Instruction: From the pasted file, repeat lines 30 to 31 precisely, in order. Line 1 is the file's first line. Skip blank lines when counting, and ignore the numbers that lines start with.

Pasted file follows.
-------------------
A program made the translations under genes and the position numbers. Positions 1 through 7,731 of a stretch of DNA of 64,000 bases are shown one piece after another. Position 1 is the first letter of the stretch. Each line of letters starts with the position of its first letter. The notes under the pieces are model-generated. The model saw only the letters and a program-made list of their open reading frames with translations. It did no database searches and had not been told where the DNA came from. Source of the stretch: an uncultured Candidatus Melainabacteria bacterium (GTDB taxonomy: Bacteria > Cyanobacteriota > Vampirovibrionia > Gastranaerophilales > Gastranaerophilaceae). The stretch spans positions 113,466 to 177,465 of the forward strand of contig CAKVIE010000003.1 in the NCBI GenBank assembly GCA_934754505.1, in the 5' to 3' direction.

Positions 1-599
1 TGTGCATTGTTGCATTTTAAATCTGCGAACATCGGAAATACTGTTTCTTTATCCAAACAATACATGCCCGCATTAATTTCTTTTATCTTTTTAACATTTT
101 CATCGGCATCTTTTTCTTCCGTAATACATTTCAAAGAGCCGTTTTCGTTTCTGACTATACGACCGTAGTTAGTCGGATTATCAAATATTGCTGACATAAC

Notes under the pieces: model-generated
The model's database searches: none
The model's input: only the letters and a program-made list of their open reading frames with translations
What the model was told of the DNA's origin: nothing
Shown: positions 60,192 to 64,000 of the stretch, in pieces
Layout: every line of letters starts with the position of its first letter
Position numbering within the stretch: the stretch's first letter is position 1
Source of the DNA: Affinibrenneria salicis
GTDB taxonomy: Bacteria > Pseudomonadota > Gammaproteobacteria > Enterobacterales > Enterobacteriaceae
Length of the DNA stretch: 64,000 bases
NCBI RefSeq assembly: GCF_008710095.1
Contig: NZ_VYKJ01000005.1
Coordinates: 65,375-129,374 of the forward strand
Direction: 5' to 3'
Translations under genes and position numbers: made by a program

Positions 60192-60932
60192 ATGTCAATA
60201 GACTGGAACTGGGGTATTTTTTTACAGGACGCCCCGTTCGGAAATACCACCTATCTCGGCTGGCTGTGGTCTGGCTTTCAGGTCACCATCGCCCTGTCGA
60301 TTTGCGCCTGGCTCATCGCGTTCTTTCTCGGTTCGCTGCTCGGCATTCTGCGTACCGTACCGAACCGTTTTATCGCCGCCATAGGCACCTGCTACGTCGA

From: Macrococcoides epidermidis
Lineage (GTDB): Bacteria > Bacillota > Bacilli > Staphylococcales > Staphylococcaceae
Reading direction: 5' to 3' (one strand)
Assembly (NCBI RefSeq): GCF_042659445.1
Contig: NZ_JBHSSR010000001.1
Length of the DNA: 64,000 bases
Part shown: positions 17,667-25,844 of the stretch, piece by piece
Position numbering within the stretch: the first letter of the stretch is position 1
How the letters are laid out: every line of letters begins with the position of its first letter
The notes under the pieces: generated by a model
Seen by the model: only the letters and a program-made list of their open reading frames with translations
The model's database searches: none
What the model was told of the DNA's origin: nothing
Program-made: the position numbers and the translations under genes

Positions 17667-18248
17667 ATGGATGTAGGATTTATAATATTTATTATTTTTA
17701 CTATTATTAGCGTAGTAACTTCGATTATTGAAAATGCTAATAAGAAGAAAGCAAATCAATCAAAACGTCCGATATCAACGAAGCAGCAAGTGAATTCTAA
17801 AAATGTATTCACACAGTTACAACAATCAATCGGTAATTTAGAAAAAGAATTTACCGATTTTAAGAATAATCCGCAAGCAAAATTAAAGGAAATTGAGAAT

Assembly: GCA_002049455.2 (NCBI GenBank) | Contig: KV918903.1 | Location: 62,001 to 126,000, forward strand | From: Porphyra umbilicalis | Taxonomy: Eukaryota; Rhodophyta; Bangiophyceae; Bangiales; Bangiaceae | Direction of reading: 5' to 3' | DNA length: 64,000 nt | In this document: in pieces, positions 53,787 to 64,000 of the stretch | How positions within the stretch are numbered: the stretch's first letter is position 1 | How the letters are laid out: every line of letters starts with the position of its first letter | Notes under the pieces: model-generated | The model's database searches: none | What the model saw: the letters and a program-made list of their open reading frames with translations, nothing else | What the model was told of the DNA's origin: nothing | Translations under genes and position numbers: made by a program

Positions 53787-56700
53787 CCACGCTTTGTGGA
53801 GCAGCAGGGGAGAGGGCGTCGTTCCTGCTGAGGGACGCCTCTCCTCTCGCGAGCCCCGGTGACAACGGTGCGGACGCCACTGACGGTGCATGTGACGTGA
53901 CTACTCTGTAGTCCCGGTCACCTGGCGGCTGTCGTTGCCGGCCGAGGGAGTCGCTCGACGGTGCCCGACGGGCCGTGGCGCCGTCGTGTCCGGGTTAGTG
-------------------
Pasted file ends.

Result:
Part shown: positions 17,667-25,844 of the stretch, piece by piece
Position numbering within the stretch: the first letter of the stretch is position 1